Medication-assisted treatment (MAT) helps people with addiction to drugs or alcohol achieve sobriety and maintain recovery. Addiction is a chronic disease that can be treated effectively with medication, counseling and peer support. When used during addiction treatment, MAT can decrease discomfort, prevent dangerous symptoms and help with cravings.
Most importantly, Medication-Assisted Treatment (MAT) is the use of FDA-approved medications, in combination with counseling and behavioral therapies, to provide a “whole-patient” approach to the treatment of substance use disorders.
Presently, there are medications to help treat patients with alcohol use disorder and opioid use disorder. However, there are other medications that are helpful in the treatment of the anxiety, depression or physical withdrawal symptoms that can occur during detoxification from other substances.
For patients with alcohol use disorders, there are a few MAT options. Two medications, acamprosate and naltrexone, can help suppress the urge to drink. Naltrexone has also been shown to decrease the euphoria that some people experience after drinking, reducing the number of drinks consumed if a patient in recovery relapses. Both of these medications can be administered in pill form, and naltrexone is also available in a once-monthly shot. Another pill available is disulfiram, also known as Antabuse, which does not affect the urge to drink but causes very unpleasant symptoms if a patient drinks alcohol. Those symptoms include headache, nausea, vomiting, skin flushing and sweats, chest discomfort, and anxiety.
For opioid dependent patients, treatment can be undertaken with agonist or antagonist medication. Opioid agonists are those that stimulate opioid receptors in the brain while antagonists block those receptors. Drugs like heroin, fentanyl, oxycodone, and others act in the brain by stimulating opioid receptors. Over time, higher and higher doses of the patient’s drug of choice is needed to get the same effect. When these short-acting drugs wear off, the patient experiences withdrawal and cravings to use again.
Specifically, the antagonist medication used for opioid-dependent patients is naltrexone. This blocks the opioid receptors in the brain, making opioids ineffective. If a patient relapses on an opioid drug, no effect is felt. It is important to know that naltrexone does not improve opioid withdrawal symptoms like agonist medications. The injectable form of naltrexone is usually preferred over the pill form for opioid use disorder.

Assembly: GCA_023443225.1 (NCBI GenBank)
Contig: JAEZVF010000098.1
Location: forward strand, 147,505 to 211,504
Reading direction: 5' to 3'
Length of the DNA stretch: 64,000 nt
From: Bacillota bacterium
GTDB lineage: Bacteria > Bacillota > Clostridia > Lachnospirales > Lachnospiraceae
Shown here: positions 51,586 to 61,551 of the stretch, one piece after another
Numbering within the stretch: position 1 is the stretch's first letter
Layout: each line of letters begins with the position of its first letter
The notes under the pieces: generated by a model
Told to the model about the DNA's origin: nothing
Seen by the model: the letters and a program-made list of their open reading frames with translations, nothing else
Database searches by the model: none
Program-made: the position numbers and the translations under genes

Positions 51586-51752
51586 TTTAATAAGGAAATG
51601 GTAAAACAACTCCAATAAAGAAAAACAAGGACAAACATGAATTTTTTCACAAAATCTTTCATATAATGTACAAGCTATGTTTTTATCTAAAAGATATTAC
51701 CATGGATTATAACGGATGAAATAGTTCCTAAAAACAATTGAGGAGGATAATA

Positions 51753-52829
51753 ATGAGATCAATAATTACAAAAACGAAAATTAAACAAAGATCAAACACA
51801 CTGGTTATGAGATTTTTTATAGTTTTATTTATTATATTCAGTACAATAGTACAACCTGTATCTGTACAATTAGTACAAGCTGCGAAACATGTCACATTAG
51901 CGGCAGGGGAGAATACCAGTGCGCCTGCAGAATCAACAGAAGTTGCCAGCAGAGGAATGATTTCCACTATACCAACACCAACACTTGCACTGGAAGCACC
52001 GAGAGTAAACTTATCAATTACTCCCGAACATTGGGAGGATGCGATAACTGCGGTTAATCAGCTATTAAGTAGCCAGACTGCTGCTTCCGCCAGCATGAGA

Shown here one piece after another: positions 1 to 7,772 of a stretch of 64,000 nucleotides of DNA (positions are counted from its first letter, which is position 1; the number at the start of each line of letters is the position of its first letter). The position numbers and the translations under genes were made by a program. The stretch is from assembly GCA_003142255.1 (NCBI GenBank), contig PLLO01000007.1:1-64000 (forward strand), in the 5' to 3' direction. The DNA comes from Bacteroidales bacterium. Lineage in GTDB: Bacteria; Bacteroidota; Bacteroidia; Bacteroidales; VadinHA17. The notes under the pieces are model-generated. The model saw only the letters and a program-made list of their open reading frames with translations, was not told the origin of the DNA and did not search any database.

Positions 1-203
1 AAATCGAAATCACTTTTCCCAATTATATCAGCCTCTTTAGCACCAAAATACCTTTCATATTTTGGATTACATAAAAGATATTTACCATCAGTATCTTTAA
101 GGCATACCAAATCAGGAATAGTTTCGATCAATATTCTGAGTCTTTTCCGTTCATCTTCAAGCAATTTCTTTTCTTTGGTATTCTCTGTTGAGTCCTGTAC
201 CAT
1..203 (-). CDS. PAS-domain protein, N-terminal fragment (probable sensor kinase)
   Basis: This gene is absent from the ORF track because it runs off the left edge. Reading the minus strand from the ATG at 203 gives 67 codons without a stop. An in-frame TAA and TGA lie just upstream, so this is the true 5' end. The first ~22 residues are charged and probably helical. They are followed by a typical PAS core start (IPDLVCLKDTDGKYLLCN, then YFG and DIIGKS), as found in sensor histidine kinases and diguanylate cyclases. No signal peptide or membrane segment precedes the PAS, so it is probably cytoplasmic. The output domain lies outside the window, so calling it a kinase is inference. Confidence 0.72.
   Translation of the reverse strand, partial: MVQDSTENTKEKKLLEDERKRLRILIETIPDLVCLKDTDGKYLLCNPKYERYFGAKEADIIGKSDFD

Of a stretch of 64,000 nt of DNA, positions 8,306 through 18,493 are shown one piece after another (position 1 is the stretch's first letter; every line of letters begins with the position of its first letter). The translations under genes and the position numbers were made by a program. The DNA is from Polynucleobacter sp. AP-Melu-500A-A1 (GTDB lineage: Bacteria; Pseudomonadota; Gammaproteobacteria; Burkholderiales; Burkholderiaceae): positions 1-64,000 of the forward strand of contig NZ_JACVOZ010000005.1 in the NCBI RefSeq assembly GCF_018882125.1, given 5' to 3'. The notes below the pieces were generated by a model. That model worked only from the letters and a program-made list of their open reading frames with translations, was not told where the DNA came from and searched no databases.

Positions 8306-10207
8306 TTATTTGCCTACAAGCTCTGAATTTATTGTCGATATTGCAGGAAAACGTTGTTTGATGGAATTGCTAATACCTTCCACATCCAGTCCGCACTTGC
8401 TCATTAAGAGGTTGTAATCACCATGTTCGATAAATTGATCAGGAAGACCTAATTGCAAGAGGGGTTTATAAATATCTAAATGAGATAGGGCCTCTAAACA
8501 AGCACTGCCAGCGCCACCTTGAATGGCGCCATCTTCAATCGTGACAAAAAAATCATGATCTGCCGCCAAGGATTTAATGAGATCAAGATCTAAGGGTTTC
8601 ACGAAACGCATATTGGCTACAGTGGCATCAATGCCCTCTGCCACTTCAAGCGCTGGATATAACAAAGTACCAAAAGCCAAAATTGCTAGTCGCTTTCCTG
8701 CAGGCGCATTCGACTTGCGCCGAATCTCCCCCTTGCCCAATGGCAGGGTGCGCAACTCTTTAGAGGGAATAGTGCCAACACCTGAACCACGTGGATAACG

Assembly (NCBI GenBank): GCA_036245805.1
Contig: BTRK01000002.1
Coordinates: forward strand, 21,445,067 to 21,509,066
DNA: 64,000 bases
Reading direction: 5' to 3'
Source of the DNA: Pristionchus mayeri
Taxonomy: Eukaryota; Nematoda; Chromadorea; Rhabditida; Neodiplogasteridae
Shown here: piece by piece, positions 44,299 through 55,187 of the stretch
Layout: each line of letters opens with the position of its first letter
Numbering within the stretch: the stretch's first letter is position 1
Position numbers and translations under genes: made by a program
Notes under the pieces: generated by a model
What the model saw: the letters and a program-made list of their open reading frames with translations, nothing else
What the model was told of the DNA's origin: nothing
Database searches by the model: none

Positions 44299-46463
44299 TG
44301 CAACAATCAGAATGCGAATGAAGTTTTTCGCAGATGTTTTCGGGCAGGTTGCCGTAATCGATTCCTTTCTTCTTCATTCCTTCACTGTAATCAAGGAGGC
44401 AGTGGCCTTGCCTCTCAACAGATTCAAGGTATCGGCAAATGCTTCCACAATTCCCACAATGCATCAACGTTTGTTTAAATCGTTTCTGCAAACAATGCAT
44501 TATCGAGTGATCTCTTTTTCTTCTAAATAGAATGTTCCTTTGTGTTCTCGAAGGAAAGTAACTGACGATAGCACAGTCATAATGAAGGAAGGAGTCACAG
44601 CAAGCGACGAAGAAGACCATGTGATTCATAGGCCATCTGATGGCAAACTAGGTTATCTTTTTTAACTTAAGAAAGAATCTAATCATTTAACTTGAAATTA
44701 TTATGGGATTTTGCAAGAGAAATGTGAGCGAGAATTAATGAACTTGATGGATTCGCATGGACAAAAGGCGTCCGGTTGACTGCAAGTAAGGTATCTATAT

And, two different agonist medications can be used to treat opioid use disorder. The first is methadone, which must be administered in a qualified methadone clinic, usually on a daily basis. When dosed correctly, methadone does not cause euphoria or a “high” and suppresses the urge to use other opioids. The other agonist medication is buprenorphine, which goes by several brand names including Suboxone and Zubsolv. It is considered a partial agonist, meaning it partially stimulates opioid receptors. Because of this, buprenorphine is thought to have a “ceiling effect” which means above a certain dose, it will have no greater effect. This is important as it makes it difficult for an opioid-dependent patient to experience euphoria or to overdose on buprenorphine. However, in combination with other medications that can cause sedation such as benzodiazepines, especially alprazolam (Xanax), overdose can occur.
When considering Medication-assisted treatment, the word “assisted” is important because medication helps, rather than replaces, other forms of addiction treatment.
For instance, a common misconception about MAT — even among health care workers and people in recovery — is that MAT replaces drugs with other drugs. However, opioid agonists “normalize” the brain chemistry of an opioid-dependent patient. Patients are not “high” and are not sedated. Rather, patients can feel like themselves again. It is important to take medication as prescribed and not miss a dose as withdrawal symptoms can occur. And that “withdrawal” from a medication does not mean the patient is “addicted” to the medication. If that were true, patients would also be considered “addicted” to their medication for other illnesses like high blood pressure, diabetes, or dozens of other chronic diseases that can become symptomatic when stopping prescribed medications.
In conclusion, more people on MAT stay clean and sober than those who do not engage in MAT. MAT enables more people to stay involved in treatment. The results include healthier relationships, secure employment, self-sufficiency, less criminal activity, and less exposure to dangerous illnesses such as Hepatitis and HIV.
For example, Valley Hope encourages patients in treatment to meet with our medical providers to decide whether MAT is right for them, and provides medically-monitored detox to help ease withdrawal in a safe, supportive environment.
Explore Valley Hope’s Beyond the Valley blog for extensive resources and information for loved ones, families and the recovery community.
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For more information on addiction, treatment and recovery, please visit valleyhope.org or for help 24/7 call (800) 544-5101.
By Dr. Jon Siebert, Medical Director, Valley Hope
Dr. Jon Siebert has spent more than 18 years in medicine. He is board certified in family practice, as well as addiction medicine by the American Board of Addiction Medicine. Dr. Siebert earned his Bachelor of Science in biology from Kansas State University and a medical degree from the University of Kansas School of Medicine.
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